Sunday, February 26, 2012

Cursors in PL/SQL

There are two types of cursors in PL SQL
1) Implicit cursor
2) Explicit cursor

Implicit cursors:

These are created by default when DML statements like, INSERT, UPDATE, and DELETE statements are executed. They are also created when a SELECT statement that returns just one row is executed.

Explicit cursors:

They must be created when you are executing a SELECT statement that returns more than one row. Even though the cursor stores multiple records, only one record can be processed at a time, which is called as current row. When you fetch a row the current row position moves to next row.

The attributes of the cursors

The attributes of the implicit cursors can return information about DML and DDL execution commands such as INSERT, UPDATE, DELETE, SELECT INTO, COMMIT or ROLLBACK.


Until SQL data manipulation is executed, the attribute % FOUND is NULL. So, % FOUND is TRUE if the command type of INSERT, UPDATE, or DELETE affects one or more records from the database or SELECT INTO returns one or more recordings.


Oracle closes the cursor automatically after execution of commands. As a result,% ISOPEN becomes FALSE.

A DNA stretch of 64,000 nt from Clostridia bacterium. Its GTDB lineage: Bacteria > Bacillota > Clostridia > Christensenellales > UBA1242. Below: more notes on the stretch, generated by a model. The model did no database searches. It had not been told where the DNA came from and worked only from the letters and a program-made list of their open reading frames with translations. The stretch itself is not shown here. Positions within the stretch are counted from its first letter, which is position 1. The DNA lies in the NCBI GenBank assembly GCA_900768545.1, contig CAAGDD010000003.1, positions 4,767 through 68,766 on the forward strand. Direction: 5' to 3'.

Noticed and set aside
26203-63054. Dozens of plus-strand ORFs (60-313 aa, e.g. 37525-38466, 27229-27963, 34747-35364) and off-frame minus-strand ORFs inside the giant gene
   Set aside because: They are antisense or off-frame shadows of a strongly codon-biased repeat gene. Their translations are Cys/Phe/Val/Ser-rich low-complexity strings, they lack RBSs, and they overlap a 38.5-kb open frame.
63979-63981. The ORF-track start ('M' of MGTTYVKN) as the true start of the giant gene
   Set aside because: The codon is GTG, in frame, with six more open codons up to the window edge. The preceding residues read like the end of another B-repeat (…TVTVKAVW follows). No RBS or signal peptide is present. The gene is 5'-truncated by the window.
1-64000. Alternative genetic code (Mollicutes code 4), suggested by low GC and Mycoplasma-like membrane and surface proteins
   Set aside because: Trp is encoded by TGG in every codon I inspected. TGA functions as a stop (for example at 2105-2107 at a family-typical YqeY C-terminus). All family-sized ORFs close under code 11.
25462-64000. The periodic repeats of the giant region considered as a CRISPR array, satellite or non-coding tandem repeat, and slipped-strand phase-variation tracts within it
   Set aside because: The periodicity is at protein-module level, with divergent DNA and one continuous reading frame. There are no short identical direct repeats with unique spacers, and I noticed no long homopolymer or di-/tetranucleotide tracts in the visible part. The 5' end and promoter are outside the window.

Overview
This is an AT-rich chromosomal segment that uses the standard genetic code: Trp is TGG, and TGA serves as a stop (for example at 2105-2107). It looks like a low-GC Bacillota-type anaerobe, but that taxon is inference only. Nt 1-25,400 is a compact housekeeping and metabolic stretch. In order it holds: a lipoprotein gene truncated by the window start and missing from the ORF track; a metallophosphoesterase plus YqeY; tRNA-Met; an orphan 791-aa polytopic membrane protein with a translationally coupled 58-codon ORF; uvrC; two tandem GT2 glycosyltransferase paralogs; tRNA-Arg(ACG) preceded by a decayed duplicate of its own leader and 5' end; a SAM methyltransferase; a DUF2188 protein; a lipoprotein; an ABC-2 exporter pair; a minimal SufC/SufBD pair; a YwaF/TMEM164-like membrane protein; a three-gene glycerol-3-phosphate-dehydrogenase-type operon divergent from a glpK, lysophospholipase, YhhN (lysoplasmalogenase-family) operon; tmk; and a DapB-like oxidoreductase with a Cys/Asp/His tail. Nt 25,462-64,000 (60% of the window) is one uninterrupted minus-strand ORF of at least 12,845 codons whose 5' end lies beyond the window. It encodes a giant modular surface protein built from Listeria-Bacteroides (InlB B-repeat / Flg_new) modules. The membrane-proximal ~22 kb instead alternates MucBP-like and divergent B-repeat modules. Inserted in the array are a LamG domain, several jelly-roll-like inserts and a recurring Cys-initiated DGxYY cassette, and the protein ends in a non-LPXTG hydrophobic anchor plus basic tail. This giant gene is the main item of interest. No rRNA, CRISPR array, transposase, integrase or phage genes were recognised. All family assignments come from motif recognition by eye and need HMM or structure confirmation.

% NOTFOUND is the opposite attribute of % FOUND.
% NOTFOUND is TRUE if the INSERT, UPDATE, or DELETE your registration does not affect any of the database or SELECT INTO does not return any registration. Otherwise it is FALSE.


% ROWCOUNT returns the number of records affected by one of the commands that INSERT, UPDATE, or DELETE, or the number of records affected by the SELECT INTO. % ROWCOUNT is 0 if the command INSERT, UPDATE, or DELETE does not affect any registration, or SELECT INTO does not return any record.

For Example: Consider the PL/SQL Block that uses implicit cursor attributes as shown below:

DECLARE var_rows number(5);
UPDATE employee
SET salary = salary + 1000;
dbms_output.put_line('None of the salaries where updated');
var_rows := SQL%ROWCOUNT;
dbms_output.put_line('Salaries for ' || var_rows || 'employees are updated');

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